Building back equal Girls back to school guide - Unicef
© UNICEF/Mulala

                  Health, nutrition and WASH
                                    Previously, I would spend my time at school where I received
                                    education and training on girls’ rights including sexual and
                          reproductive health and child marriage. Due to the coronavirus, this
                          has stopped. I no longer have access to this support which kept me
                          informed. – Angela, age 17, Mozambique

                  For many girls, schools provide a lifeline, offering vital information and support (onsite or through
                  referral services) for their nutrition, menstrual hygiene management (MHM), and broader
                  psychosocial and sexual and reproductive health needs. Due to COVID-related school closures,
                  roughly 370 million school children are missing out on school meals and other types of health
                  support.23 Safeguarding vital services for girls, particularly the most marginalised, through
                  alternative delivery mechanisms for health and nutrition education, commodities and support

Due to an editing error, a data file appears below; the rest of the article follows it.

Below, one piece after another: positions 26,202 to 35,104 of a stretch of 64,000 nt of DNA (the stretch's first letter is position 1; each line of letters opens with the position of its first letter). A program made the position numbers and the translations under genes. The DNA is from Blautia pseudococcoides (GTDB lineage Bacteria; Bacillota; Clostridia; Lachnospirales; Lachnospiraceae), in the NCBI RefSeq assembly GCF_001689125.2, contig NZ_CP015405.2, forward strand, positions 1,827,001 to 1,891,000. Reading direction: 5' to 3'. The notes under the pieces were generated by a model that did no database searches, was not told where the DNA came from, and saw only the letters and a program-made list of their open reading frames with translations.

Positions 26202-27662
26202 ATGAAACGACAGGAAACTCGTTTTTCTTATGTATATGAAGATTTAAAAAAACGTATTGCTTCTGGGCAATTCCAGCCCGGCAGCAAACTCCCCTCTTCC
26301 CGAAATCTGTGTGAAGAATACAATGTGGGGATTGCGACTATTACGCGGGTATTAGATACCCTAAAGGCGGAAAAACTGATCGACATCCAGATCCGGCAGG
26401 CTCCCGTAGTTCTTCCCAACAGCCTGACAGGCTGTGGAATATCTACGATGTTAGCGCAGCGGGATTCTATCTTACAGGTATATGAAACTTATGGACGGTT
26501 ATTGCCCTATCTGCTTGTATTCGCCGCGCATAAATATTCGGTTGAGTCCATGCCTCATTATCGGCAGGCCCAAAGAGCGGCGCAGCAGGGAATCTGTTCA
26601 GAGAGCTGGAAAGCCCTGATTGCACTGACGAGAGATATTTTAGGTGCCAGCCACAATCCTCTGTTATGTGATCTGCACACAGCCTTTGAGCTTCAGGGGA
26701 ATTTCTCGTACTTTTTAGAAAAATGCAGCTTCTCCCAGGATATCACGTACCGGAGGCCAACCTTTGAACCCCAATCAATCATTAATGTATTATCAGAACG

is needed during school closures to avert educational, psychosocial, health and other negative
                  outcomes. As schools reopen, governments’ first priority is to protect the health and safety of all
                  learners, teachers and all school staff to control the pandemic. An integrated, gender-responsive
                  and multi-sectoral approach to planning for school health, nutrition and WASH is also needed to
                  ensure the (re-)establishment of health-promoting learning environments and essential services
                  that address girls’ specific needs.

                  23. World Food Programme (WFP). 2020. A Chance for Every School Child: Partnering to Scale Up School Health and Nutrition in the COVID Era. Rome, WFP.

                                                                                                                                   Building back equal: Girls back to school guide | 9
Table 2. Recommended actions to support health, nutrition and WASH

                                       Prior to reopening                          Part of the reopening process                            With schools reopened